Good morning, all. Stand by for today’s assignments:
1. Ride Amtrak? Then you’ll be happy to know that they’ve been working on improving their food offerings, going so far as to hire nationally known chefs (including Washington’s own Michel Richard) to develop recipes. Lori Aratani has the story. 2. Like to read? Becky Krystal introduces you to Runcible Spoon, a local food zine with attitude aplenty. 3. Got herbs? Specifically, lots of herbs? Bonnie Benwick has polled local chefs and others for tips about what to do with this season’s herbal bounty. 4. Need advice, or just want to amuse yourself during lunch? Tune in to today’s Free Range chat for an hour of culinary talk and freewheeling fun with the Food team. It starts at noon, so be there. You can also leave a question early, then check in later to see if we answered it. Unanswered questions, by the way, don’t always die. Sometimes they show up in this very spot — like this leftover from a previous chat:
I’m interested in trying to bake bread with wild yeast. How do I get the yeast, though, without also attracting insects and tree pollen?
Good news: Insects and pollen shouldn’t be a problem for you, because attracting yeast is an inside job.
Yup. Just because it’s called “wild” yeast doesn’t mean you get it from the wild. It’s hanging out right there in the kitchen. All you have to do is coax it into taking up residence in a bowl of flour and water that you leave out on the counter.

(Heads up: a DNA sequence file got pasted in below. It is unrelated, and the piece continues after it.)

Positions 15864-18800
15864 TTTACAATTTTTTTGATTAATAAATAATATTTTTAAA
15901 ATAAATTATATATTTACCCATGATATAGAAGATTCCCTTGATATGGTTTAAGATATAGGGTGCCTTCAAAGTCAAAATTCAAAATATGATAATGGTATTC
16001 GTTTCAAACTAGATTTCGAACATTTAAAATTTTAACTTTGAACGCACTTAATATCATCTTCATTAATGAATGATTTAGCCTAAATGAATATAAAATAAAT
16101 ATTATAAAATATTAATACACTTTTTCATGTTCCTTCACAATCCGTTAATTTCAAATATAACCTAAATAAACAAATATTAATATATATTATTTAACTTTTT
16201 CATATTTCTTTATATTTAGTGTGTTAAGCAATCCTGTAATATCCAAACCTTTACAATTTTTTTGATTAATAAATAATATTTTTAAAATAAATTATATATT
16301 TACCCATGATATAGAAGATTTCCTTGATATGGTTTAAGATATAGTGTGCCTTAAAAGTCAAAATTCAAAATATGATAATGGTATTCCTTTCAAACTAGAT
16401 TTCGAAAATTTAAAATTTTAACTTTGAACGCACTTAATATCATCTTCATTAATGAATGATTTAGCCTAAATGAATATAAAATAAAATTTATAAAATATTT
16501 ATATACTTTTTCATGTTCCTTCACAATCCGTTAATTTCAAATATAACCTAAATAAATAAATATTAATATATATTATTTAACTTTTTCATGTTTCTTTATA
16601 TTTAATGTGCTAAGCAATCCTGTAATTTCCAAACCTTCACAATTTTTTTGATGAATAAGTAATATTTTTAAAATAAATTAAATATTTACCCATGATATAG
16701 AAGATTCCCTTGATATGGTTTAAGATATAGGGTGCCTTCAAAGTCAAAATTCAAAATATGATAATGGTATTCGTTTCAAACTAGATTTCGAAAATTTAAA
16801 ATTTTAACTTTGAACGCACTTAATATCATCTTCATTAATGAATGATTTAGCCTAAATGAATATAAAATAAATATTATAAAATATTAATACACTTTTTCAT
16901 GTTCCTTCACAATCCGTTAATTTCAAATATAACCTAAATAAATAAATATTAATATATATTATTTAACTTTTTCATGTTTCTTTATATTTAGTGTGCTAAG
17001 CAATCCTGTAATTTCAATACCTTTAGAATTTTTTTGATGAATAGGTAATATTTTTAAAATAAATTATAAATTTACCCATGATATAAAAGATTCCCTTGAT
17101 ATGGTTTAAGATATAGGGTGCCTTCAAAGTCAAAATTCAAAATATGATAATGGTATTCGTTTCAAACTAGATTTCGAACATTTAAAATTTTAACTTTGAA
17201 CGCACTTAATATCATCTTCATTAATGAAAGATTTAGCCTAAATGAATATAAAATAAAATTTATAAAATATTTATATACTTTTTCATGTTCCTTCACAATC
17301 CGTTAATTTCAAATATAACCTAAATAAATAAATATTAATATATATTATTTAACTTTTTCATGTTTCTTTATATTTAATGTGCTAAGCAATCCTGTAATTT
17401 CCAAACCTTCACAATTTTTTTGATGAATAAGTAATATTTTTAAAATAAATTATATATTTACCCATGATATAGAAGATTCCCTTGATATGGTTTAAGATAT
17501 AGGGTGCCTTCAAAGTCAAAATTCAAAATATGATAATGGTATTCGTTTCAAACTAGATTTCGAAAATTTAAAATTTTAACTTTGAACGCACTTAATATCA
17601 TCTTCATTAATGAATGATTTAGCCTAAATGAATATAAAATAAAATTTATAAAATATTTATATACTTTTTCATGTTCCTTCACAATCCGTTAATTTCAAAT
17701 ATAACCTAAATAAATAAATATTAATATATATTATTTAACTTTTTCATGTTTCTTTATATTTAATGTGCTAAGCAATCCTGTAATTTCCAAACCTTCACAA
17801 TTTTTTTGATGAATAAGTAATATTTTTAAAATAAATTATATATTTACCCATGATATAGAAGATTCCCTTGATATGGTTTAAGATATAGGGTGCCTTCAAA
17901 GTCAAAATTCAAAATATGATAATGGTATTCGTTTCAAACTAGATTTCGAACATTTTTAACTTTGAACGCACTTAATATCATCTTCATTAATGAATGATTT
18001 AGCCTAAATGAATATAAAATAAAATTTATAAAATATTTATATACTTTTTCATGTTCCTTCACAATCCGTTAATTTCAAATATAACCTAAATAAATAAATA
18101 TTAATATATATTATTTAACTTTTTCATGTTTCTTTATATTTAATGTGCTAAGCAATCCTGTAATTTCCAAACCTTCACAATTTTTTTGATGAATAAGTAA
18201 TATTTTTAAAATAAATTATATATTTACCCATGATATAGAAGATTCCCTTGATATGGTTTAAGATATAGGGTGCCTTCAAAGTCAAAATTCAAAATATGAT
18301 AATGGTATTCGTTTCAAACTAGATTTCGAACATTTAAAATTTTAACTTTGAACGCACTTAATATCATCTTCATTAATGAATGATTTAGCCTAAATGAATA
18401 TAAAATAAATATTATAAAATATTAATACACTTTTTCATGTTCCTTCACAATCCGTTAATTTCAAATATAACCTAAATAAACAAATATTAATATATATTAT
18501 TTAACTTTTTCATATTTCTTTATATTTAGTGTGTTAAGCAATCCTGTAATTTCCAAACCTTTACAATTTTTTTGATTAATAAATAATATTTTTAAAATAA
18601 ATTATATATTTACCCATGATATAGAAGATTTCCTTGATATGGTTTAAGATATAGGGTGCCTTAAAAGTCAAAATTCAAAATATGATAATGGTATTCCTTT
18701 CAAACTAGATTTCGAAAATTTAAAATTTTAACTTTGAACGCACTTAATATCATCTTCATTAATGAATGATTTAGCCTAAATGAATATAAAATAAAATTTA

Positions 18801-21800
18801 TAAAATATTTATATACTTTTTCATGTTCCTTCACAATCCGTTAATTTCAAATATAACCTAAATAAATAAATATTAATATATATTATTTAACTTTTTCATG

It’s fun, actually, parenting your own colony of yeast cells. And it’s kind of cool to make use of the free yeast in the air rather than buy it from the supermarket. Makes you feel like a pioneer. I think getting your own starter going is something every cook should do once, just for the fun of it.
The basic drill is to combine the flour and water and then just let it sit for 12 hours to see what happens. If you see it start to bubble and foam, you’re good. If not, wait another 12. Then, you just have to feed it and keep it alive.
To be truthful, I’m making it sound a little simpler than it really is. When you deal with a living organism, anything can happen. So let me steer you to an extremely helpful blog called Wild Yeast where you can find answers to many of your breadmaking questions. The place to start is right here, where the yeast-nurturing process is explained in careful detail. There are, of course, plenty of online resources that can help you get the job done, but that’s a fine place to begin.
Good luck, and may your yeast cells be fruitful and multiply.